“WATER: Exploring the Significance, Power and Play of Life’s Critical Resource” will be up at the WVU Downtown Campus Library through June 2019. Photo by Brittany Patterson / WVPB
Originally written by Brittany Patterson, WV Public Broadcasting
A collaborative art exhibit at West Virginia University focuses on one of the state’s most abundant resources -- water. It also celebrates the many women who protect it.
Featuring brightly colored panels covering wide swaths of the downtown campus library’s walls, “WATER: Exploring the Significance, Power and Play of Life’s Critical Resource” explores the state’s rivers and wetland ecosystems, celebrates the art and recreation opportunities afforded by water, and explores challenges and solutions facing the state’s water resources.
“We wanted to have a full picture of what West Virginia water looks like,” said Megan Kruger, the interpretive curator of WATER, and environmental education and outreach coordinator for the West Virginia Water Research Institute.
Kruger was part of the team that sifted through contributions from more than three-dozen scholars across campus and the wider water community, including restoration and advocacy groups working to preserve the state’s water resources. In addition to showcasing where the state’s water comes from, the exhibit takes on other water-related challenges such as the 2016 flood that impacted southern West Virginia and the pollution challenges posed by acid mine drainage, a remnant of the state’s coal mining legacy.
In addition to using vivid imagery, the exhibit also features tactile elements. For example, the staircase between the first and second floors of the library celebrates water-based recreation in a big way.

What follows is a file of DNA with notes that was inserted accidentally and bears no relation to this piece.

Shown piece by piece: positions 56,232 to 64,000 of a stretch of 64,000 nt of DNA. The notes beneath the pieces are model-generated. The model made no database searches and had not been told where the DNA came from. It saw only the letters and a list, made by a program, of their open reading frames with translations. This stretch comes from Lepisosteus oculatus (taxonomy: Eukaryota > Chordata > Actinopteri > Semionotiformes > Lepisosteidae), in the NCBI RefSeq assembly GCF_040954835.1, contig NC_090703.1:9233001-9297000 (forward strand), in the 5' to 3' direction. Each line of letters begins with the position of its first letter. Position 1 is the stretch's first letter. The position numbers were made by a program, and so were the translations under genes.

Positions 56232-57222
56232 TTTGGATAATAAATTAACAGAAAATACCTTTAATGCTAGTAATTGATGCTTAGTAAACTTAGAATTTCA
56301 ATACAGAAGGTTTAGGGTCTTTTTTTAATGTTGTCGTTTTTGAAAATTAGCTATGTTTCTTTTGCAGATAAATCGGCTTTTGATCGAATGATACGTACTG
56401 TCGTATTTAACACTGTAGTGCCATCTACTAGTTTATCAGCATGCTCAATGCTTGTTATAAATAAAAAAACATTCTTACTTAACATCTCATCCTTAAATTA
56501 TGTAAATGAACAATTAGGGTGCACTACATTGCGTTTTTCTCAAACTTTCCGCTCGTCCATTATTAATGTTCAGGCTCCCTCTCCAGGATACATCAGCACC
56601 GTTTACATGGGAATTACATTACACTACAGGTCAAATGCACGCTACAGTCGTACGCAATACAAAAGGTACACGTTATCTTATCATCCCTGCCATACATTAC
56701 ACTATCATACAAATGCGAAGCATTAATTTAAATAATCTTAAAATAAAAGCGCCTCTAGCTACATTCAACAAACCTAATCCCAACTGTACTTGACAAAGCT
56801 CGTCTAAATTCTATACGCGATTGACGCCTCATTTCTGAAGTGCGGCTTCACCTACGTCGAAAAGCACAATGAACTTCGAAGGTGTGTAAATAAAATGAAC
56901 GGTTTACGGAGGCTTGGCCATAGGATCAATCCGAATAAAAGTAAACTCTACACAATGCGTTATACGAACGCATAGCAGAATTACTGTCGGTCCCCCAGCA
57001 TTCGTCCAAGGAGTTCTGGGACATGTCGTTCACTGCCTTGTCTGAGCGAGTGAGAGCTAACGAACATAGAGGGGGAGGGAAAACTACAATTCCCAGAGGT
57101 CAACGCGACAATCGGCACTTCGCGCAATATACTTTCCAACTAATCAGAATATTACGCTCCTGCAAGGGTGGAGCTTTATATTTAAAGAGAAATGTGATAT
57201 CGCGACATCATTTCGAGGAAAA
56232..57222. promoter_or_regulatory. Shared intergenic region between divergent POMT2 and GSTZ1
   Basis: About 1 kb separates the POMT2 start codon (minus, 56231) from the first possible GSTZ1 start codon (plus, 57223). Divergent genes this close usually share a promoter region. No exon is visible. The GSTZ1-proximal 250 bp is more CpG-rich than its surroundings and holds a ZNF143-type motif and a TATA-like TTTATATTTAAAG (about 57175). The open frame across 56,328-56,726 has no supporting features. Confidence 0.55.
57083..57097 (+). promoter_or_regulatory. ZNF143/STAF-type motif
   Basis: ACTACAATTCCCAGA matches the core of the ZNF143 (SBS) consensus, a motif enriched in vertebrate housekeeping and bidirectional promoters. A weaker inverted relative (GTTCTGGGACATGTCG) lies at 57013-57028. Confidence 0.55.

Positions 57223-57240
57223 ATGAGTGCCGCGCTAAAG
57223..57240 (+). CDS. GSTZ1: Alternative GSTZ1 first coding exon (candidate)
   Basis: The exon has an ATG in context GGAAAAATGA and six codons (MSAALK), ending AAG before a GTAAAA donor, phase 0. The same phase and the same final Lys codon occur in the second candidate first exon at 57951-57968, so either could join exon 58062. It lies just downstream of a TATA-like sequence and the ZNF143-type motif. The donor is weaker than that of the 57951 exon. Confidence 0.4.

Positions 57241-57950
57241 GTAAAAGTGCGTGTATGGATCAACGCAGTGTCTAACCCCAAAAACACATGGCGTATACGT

Vivid, life-sized photos of rafting and kayaking adorn the walls. In honor of the winter months, a pair of snowboards and numerous ski poles are suspended in the stairwell. The second floor features a full wall of plastic water bottles artfully hung to show the impacts of plastic pollution. Students crafted the message, “Water is life, plastic is not” from bottle labels.
Students also have the option of listening to a soundtrack while interacting with the exhibit.
Kruger said WATER is supposed to be splashy, and the multi-faceted approach to displaying information aims to draw in both students and the public. An estimated 4,000 WVU students pass through the downtown library daily, she said.
“So as soon as they come in the door, they’re like, ‘Oh, my gosh, what are those cool panels on the wall,’ and we didn't want it to be something where they had to kind of walk right up to see it, because many people work on the computers in the library,” she said. “So, something where they can kind of view and appreciate from afar, and then if they were more interested, they could walk up and and check it out.”
The WATER exhibit is free and open to the public. It will be up through June 2019.